I have been far from quick to blame the WDTV for the probelms - 1) there is no bandwidth constraint in the infrastructure that could create a bottleneck per any specification anywhere in the chain; 2) every other device doing the same thing as i’m asking this one to do is under the same constraints and running off the identical infrastructure that the WDTV is having a problem with; 3) it is well documented that this thing is problematic doing even the simplest things over wireless (which I wish I had known when I got it).

At the end of the day, something is wrong with the hardware or the firmware impelmentation of wireless connectivity for this device.  Period.  I have heard that some firmware revisions perform better than others, but I’m not seeing much evidence of that.

Sorry you were offended, but a “cloud” is not a cloud.  especially if:   “It’s perfectly acceptable to call a shared local storage environment a cloud.”  

UNLESS you can access it from outside your local network,  If you can’t, then it is just a local drive…  I have a cloud too, one is drives connected to my Pogoplug drive (which I can access via the home network (which in this case is not a cloud) but in addition, when I am in Timbucktu and on a decent internet connection, I can also access this particular drive (and in this case, it is a cloud).  I also have virtual cloud service, and that, also, can be accessed same ways, and this cloud is on some server in a “data farm” somewhere in the USA.

Hope you see the distinction here.

FYI, for over a year I thought my WDTV was screwed up, until I figured out that the problem was coming from Win 7 sharing and server issues.  Once I got that figured out, my life got better regarding the WDTV.  If the WDTV does “most” things OK, then it is likely something external to it that is messing other things up.  Like Win 7, in my case.


“Hope you see the distinction here.”

Again, incredibly condescending.  Also wrong.,1237,t=cloud&i=39847,00.asp

There’s plenty of other sources defining what a cloud is, and they are pretty consistent with my take.

For the record, I *can* connect to the storage array via Internet, but that’s not how I use it.  So even by your (incorrect) definition, it’s a cloud.  But I digress.

Still looking for an answer to the original question.

I particularly prefer the “Today’s Cloud” definition given by the PC Mag link, as that is what I refer to as the cloud these days – connecting to data not by wires or wireless within the home network, but by using the internet as a highway of travel between two data points.

Anyway, I earlier gave you some ideas of what might be happening.  I, and plenty others here have no problems with our WDTV and ISO file playing, and if I did, it could be the unit itself, or something else.  When wireless is in the picture it complicates things alot.  Is there any way you can temporarily string an ethernet cable to hook your WD to, and see if it works better, wired?  Try to be completely wired between data points to create a good test situation, temporarily.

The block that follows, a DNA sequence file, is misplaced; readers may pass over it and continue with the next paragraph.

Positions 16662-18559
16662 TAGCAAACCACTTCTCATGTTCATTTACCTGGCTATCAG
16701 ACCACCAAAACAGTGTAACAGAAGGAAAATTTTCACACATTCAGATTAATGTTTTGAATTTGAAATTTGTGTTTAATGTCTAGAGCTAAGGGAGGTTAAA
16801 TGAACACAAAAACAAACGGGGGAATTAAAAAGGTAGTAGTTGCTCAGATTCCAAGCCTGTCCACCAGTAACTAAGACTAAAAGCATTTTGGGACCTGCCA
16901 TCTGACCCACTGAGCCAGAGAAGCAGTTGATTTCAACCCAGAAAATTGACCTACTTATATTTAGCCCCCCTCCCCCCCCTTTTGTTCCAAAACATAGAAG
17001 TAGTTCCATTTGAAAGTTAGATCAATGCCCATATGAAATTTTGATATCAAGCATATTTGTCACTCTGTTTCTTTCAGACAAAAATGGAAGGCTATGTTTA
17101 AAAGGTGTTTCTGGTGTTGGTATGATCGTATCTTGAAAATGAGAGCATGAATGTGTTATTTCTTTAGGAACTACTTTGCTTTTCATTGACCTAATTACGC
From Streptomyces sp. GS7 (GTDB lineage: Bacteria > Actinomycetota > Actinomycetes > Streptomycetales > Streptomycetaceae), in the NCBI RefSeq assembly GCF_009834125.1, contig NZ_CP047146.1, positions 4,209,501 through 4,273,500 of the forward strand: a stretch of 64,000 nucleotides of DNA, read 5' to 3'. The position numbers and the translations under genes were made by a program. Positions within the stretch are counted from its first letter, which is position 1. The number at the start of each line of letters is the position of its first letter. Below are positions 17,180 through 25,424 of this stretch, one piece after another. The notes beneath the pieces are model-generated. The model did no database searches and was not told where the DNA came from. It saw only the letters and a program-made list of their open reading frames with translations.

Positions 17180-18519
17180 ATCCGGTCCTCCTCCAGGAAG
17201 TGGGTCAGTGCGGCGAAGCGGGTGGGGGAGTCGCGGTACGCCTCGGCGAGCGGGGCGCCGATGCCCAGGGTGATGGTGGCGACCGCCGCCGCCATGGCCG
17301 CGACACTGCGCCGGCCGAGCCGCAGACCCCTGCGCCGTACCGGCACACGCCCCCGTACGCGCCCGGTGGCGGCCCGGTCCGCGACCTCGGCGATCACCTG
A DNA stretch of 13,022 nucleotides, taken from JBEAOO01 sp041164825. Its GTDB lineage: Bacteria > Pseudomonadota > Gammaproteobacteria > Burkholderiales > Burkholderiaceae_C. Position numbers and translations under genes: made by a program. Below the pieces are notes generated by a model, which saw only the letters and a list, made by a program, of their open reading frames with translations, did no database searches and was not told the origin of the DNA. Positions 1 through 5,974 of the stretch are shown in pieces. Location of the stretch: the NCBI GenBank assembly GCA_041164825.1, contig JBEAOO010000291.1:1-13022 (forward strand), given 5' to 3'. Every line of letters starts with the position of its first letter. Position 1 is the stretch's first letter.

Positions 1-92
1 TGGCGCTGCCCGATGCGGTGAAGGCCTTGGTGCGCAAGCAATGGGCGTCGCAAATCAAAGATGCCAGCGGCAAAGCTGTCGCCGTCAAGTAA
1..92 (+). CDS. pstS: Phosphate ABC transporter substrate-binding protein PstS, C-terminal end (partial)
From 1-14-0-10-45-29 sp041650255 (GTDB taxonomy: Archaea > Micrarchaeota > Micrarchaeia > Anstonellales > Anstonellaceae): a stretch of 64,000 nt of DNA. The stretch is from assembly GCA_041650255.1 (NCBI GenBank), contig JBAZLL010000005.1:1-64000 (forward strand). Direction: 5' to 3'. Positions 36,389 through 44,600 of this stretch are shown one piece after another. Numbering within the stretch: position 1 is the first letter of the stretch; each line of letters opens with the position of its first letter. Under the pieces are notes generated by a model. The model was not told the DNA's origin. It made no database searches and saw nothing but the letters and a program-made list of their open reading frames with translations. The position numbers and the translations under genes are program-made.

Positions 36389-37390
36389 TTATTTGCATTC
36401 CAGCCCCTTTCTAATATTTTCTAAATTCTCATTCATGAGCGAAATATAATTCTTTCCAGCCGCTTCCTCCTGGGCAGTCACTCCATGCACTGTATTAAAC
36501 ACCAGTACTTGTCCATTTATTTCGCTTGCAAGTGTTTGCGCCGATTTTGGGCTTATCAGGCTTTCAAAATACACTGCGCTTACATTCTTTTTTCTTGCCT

When I first got my WD, I blamed it and cussed it out for a problem that just would not go away – it took a whole year to  figure out why sometimes when looking in WD’s menu for “Media servers”, I got the message “there is no media in this folder”.  Yes, I tried all the know ways to solve the problem.  I finally figured out it was Win 7 not always processing my large music collection completely for sharing, and so I gave it plenty of time to do so.  The problem has been gone for well over a year.  I believe it was completely fixed by a Windows update somewhere along the way.  (Computer problems can often come and go in between Windows updates – a problem is created by an update, and eventually gets fixed by an update.)  Same holds true for any product update.

Wireless gadgets can fail, or somewhat fail.  Example:  I recently determined that the wireless card in my laptop is failing, but not yet completely.  The signal strength is more than excellent, but it is not processing the data well;  the bandwidth is uneven; giving me poor results at that I can see.  Take the wireless away, (house is fully CAT5 wired, anyway) and problem goes away.  Bring wireless back and use a different router, and problem is back. Hook a wireless adapter to PC’s ethernet port and wIreless (signals from routers) is fine. Verdict:  apparently it’s the PC’s wireless card that is bad.

Finally, I was once an electronic tech in military and for a while afterwards in consumer electronics.  Troubleshooting electronic problems is not easy all the time.  It’s basically a process of elimination and substituting to narrow down the problem’s culprit.

So, good luck with solving your problem of ISO stuttering.